Google to restrict ads on fake news sites

November 15, 2016 9:51 am

Google says planning policy to curb fake news. (Image: Alamy)

Google to prevent fake news sites from using AdSense

Aimed at halting spread of misinformation

Fake news on Google, Facebook and Twitter allegedly helped Trump win election

Alphabet Inc’s Google said on Monday it is working on a policy change to prevent websites that misrepresent content from using its AdSense advertising network. The move is aimed at halting the spread of “fake news” and other types of misinformation on the Internet.

 

(Twitter COO walks out, find out why)

Trump fake news backlash

The shift comes as Google, Facebook Inc and Twitter Inc face a backlash over the role they played in the US presidential election by allowing the spread of false and often malicious information that might have swayed voters towards Republican candidate Donald Trump.

The issue has provoked a fierce debate within Facebook especially, with Chief Executive Mark Zuckerberg insisting twice in recent days that the site had no role in influencing the election.

 

(Facebook cheered Trump, Google backed Clinton: Elections 2016)

Fake news in search not addressed

Google’s move does not address the issue of fake news or hoaxes appearing in Google search results. That happened in the past few days, when a search for ‘final election count’ for a time took users to a fake news story saying Trump won the popular vote. Votes were then still being counted, with Democratic candidate Hillary Clinton showing a slight lead.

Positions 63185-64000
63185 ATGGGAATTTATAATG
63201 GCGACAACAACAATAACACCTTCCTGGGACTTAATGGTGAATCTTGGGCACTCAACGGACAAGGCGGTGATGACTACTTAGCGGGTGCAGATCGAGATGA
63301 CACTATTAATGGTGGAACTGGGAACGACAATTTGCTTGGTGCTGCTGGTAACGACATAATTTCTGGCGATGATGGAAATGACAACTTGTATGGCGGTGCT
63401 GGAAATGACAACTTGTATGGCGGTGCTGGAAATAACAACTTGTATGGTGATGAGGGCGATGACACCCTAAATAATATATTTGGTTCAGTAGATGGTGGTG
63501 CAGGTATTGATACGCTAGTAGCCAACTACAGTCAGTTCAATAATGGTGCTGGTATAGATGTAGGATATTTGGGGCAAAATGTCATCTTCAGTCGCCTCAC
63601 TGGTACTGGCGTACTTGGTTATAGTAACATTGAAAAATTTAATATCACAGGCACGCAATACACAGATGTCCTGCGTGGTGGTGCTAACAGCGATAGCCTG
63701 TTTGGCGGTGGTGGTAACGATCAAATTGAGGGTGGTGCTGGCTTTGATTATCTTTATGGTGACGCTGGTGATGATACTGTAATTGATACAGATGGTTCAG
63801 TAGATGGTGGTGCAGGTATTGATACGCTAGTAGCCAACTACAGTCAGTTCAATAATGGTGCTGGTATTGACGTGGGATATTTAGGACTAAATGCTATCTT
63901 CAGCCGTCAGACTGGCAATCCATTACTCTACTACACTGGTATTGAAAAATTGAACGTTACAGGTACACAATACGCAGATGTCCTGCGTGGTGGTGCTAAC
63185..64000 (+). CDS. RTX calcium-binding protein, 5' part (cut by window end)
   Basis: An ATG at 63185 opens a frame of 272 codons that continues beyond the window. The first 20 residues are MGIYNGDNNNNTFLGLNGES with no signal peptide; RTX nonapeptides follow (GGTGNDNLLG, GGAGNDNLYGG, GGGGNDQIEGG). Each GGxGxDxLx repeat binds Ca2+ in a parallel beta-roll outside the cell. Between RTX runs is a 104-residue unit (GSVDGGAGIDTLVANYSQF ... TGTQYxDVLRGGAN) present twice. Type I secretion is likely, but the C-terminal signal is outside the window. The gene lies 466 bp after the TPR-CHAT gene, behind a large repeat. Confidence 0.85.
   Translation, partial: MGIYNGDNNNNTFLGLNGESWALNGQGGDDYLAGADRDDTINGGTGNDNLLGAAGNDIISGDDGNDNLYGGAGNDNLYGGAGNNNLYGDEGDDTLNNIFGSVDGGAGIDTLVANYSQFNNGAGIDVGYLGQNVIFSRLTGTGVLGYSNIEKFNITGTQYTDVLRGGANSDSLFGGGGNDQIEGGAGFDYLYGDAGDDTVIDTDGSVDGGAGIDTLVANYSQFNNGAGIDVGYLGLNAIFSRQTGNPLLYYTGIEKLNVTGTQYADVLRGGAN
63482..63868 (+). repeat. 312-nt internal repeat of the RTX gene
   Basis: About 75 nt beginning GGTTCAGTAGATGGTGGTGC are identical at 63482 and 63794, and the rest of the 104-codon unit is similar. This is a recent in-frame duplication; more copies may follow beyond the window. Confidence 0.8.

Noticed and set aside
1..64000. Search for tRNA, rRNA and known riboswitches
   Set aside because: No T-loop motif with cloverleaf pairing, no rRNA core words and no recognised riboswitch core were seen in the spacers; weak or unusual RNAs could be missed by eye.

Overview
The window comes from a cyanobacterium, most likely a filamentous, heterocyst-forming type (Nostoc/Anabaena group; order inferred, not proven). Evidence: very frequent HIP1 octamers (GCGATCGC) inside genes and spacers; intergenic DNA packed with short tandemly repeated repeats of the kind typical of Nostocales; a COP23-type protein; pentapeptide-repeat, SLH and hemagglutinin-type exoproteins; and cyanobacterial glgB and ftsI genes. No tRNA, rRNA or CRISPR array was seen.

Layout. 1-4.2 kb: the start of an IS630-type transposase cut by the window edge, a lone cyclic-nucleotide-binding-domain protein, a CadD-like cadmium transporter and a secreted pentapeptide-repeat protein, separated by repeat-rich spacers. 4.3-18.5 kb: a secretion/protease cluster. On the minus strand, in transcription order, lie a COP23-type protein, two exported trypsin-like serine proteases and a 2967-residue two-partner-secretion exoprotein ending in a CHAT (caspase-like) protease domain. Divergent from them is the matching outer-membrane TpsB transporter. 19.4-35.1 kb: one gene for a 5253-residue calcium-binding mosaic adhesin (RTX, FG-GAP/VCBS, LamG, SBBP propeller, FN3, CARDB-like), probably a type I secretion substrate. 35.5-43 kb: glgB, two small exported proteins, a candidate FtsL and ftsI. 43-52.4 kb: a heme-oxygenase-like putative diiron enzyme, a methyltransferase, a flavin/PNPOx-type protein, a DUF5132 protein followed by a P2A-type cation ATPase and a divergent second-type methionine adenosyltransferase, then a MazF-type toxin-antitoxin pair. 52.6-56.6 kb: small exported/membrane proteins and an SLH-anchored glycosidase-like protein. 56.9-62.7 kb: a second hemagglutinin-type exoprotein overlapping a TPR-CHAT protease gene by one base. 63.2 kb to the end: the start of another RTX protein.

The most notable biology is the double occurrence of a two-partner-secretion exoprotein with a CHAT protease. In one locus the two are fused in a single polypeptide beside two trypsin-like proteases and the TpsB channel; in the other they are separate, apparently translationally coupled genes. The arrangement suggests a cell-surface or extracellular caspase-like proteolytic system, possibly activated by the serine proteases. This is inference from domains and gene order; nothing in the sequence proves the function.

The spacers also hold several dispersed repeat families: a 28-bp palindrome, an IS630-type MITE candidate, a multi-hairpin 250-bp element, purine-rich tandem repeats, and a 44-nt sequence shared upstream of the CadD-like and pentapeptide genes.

Nor does it suggest that the company has moved to a mechanism for rating the accuracy of particular articles.

 

(US election drives record ratings for cable news)

 

Rather, the change is aimed at assuring that publishers on the network are legitimate and eliminating the financial incentives that appear to have driven the production of much fake news.

“Moving forward, we will restrict ad serving on pages that misrepresent, misstate, or conceal information about the publisher, the publisher’s content, or the primary purpose of the web property,” Google said in a statement.

The company did not detail how it would implement or enforce the new policy.

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